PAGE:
An Analysis of Interim COVID-19 Vaccination Plans

*Note: This post is regularly updated with the most current information by Forrest Behne.

Each U.S. state is developing programs to plan and operationalize a vaccination response to COVID-19 within their jurisdiction based on the Centers for Disease Control and Prevention (CDC) COVID-19 Vaccination Program Interim Playbook for Jurisdiction Operations, released October 29, 2020. States were tasked with developing a vaccine plan that includes three phases, ordered from highest to lowest priority, and ensuring equitable access for CDC defined “critical populations,” including (1) critical infrastructure workforce, (2) people at increased risk for severe COVID-19 illness, (3) people at increased risk of acquiring or transmitting COVID-19, and (4) people with limited access to routine vaccination services. 

CPP analyzed each of these plans to identify in which phase incarcerated people are targeted for COVID-19 vaccination. Thirty-four (34) States/Territories have, so far, included incarcerated populations as part of their Phase 1 vaccine distribution; of these 34 States/Territories, three (3) have specifically prioritized incarcerated populations that are medically vulnerable to COVID-19. These states are Arizona, South Dakota, and Utah. Medically vulnerable populations include incarcerated people that are over the age of 65 or have two or more chronic conditions. Four (4) states include incarcerated populations as part of their Phase 2 vaccine distribution. Tennessee and Missouri designate incarcerated populations for vaccination in phase 3 while correctional staff are targeted for Phase 1. We have categorized Montana as Phase 1 but must note that they organized their prioritization categories as tiers, making their plan more difficult to discern. Thirteen (13) states did not explicitly identify how they would prioritize incarcerated populations in the distribution of vaccines.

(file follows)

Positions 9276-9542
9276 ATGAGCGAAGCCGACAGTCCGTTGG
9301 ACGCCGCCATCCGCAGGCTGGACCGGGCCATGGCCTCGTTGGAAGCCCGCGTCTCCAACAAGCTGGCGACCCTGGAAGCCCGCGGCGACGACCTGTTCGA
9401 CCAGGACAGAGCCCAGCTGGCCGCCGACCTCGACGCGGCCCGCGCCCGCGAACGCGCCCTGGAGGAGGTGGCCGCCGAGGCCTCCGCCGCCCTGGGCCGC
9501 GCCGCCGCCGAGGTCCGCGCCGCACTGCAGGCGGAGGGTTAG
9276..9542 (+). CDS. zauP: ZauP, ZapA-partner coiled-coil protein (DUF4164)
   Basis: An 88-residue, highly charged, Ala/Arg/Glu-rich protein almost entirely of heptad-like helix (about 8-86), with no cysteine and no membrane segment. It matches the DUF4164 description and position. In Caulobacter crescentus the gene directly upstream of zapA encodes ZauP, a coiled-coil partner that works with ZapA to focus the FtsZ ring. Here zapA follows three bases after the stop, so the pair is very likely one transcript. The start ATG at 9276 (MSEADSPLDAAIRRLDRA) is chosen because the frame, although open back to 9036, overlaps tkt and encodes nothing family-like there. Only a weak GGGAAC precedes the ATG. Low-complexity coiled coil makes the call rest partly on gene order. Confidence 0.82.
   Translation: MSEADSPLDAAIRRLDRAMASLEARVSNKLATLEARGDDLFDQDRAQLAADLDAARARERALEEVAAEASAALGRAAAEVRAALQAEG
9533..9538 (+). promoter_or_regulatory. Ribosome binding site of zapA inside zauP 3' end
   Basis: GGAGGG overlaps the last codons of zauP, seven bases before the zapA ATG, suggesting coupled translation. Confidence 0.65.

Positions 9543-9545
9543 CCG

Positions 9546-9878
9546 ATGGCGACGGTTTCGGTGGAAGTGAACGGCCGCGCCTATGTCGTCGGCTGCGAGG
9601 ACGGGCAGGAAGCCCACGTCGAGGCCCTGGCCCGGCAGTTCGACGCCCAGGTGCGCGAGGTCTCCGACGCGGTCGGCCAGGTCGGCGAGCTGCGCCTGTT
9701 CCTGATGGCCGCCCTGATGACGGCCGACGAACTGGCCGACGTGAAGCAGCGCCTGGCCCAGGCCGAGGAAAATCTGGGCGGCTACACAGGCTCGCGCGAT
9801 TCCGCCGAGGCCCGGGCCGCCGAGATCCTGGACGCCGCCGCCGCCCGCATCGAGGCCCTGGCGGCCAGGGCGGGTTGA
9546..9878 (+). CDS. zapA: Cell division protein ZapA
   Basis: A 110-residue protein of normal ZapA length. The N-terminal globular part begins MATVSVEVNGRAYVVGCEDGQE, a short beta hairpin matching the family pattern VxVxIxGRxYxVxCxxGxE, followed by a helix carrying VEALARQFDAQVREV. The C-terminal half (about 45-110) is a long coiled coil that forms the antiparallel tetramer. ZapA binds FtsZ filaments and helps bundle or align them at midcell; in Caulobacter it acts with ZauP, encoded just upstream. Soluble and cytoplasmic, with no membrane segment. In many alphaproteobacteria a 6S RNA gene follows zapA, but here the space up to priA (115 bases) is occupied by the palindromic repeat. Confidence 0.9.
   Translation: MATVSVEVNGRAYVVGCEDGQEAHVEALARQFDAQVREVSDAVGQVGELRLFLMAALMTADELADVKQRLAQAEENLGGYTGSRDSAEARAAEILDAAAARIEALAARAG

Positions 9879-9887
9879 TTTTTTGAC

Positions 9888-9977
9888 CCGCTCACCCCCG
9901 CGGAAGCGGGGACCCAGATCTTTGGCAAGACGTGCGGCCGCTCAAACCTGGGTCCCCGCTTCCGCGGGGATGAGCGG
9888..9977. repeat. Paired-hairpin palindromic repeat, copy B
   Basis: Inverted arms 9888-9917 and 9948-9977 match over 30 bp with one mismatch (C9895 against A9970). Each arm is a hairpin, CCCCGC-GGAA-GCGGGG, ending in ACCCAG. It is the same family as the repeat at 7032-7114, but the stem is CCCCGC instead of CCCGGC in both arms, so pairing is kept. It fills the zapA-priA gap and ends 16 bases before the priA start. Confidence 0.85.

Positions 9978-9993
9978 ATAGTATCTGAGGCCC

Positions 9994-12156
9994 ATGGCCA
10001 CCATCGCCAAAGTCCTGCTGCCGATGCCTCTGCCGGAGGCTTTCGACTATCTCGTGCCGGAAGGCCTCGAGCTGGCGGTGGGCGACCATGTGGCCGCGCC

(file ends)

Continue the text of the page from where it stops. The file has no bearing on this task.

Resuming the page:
The image below shows how states have categorized incarcerated people into various phases for vaccine distribution. This analysis and figure are being updated as revisions to the states’ final plans occur. Vaccination plans may not be reflective of actual distribution. See our COVID-19 Vaccine Doses page for further details.